Commentary

Preserving vanishing wetlands could help offset effects of long-term increases in temperature and precipitation, researchers suggest.

07
November
2019

The grasslands of the Canadian Prairies are a hidden gem for bird watchers, with millions of migratory birds passing through the area each year. But they are also one of the most transformed landscapes in the world, vanishing more quickly than the Amazon rainforest, as they are swallowed up for other uses, such as agriculture and industry.

Scientists are concerned that these already stressed grasslands may not be able to cope with rapid and ongoing climate change. Canada’s prairie grasslands are expected to get warmer and wetter over time, but there will also be rapid swings between wet and dry conditions and seasonal variability.

These shifts have strong links to plant growth, seed production, insect emergence and the region’s suitability to plants and animals.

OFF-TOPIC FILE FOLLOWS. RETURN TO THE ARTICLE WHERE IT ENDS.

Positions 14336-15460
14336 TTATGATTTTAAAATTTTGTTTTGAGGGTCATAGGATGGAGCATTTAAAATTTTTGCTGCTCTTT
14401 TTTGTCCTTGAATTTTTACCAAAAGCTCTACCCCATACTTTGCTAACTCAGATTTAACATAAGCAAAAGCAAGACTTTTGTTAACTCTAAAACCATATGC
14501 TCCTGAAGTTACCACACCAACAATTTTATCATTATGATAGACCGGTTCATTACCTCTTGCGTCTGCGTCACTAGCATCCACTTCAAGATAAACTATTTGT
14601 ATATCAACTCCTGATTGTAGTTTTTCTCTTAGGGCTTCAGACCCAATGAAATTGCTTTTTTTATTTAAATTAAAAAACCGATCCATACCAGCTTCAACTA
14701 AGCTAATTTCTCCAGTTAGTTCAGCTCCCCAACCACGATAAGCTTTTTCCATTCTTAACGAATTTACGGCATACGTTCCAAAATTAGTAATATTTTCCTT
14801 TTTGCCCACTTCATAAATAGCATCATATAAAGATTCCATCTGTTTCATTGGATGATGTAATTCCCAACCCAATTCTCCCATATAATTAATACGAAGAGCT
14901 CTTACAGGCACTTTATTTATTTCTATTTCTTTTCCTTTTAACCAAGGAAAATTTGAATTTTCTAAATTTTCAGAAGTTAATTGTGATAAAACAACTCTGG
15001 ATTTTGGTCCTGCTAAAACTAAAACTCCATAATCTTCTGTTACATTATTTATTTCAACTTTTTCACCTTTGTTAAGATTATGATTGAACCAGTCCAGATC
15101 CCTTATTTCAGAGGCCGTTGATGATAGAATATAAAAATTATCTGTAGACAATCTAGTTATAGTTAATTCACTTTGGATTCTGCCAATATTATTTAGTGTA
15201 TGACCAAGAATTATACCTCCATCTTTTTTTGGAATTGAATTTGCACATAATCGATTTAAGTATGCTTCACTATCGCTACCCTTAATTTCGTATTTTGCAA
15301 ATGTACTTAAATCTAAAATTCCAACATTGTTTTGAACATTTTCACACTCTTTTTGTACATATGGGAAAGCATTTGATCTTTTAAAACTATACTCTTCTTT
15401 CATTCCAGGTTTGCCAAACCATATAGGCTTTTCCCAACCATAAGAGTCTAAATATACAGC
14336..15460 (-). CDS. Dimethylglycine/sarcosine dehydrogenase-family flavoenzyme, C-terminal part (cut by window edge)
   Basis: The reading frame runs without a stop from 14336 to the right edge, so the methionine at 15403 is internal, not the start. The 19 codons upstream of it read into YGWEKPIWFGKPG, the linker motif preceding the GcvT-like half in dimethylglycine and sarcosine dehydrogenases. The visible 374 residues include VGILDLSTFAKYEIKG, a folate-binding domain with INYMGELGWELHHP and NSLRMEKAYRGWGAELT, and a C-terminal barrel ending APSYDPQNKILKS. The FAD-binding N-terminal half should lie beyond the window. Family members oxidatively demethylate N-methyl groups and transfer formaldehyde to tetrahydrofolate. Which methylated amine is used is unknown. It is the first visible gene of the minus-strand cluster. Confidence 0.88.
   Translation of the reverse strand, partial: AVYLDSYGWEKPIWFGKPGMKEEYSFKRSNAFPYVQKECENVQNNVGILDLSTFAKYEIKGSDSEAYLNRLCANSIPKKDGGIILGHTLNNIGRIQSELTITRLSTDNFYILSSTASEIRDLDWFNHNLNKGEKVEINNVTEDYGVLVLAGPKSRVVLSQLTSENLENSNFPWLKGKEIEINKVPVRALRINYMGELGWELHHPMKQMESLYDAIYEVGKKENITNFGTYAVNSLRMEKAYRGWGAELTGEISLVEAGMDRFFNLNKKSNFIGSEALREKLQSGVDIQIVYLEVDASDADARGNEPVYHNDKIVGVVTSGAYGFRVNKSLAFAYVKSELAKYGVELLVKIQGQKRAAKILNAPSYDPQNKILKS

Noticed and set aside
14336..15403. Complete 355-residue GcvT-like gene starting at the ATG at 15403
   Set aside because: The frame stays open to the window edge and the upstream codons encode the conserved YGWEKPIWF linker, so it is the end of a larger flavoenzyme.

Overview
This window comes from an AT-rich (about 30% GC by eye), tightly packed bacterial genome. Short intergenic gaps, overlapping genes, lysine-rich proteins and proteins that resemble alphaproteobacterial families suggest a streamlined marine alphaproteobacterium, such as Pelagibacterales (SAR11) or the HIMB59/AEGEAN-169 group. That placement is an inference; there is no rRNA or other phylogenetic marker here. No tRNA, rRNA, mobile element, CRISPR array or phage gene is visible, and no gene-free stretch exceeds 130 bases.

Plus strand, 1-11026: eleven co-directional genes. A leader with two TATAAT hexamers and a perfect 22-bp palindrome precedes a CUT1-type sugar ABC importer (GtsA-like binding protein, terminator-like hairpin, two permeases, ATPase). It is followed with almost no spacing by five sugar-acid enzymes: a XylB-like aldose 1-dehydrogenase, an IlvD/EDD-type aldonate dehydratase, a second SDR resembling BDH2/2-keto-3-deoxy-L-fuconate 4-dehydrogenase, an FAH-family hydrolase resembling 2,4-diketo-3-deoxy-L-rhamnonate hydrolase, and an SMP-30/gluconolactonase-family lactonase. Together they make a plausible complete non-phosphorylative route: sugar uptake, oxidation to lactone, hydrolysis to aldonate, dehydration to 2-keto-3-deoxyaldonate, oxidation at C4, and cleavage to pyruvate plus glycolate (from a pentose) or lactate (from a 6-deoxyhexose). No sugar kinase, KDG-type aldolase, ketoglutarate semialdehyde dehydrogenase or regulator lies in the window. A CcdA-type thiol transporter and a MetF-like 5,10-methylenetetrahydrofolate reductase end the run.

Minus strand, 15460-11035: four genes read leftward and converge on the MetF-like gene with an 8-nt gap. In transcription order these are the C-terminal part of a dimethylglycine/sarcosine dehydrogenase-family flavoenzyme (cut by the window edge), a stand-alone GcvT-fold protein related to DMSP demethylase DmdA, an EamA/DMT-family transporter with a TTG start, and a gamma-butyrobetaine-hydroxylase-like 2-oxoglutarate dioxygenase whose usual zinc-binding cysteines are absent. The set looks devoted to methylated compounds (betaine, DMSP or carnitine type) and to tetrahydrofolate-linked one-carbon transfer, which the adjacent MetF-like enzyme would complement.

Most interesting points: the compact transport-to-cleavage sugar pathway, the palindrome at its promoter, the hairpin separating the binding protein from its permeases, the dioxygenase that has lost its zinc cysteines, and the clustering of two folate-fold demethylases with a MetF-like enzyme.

As these changes take hold, there will be winners and losers. A w...

Headlines

06
November
2019
| 14:00 America/Tegucigalpa

COMMENTARY || Making vaccinations easier to get will keep community safer

Focus on anti-vaxxers a missed opportunity for health-care system to better serve people who aren’t getting immunized for other reasons, argues nursing professor.

Anti-vaxxer. It’s a loaded pejorative term that’s gained traction over past decades as vaccination myths continue to plague public health professionals. It’s a label at the heart of pitched battles
05
November
2019
| 13:55 America/Tegucigalpa

COMMENTARY || Alberta must not return to the harrowing, divisive times of 1980

Western alienation may seem like history repeating itself, but there are crucial differences this time around, argues U of A political scientist.

Political memory might be an oxymoron—the equivalent of a deafening silence, a civil war or old news; it is surely a malleable commodity, stretched to serve radically different purposes in a fight;
04
November
2019
| 18:25 America/Tegucigalpa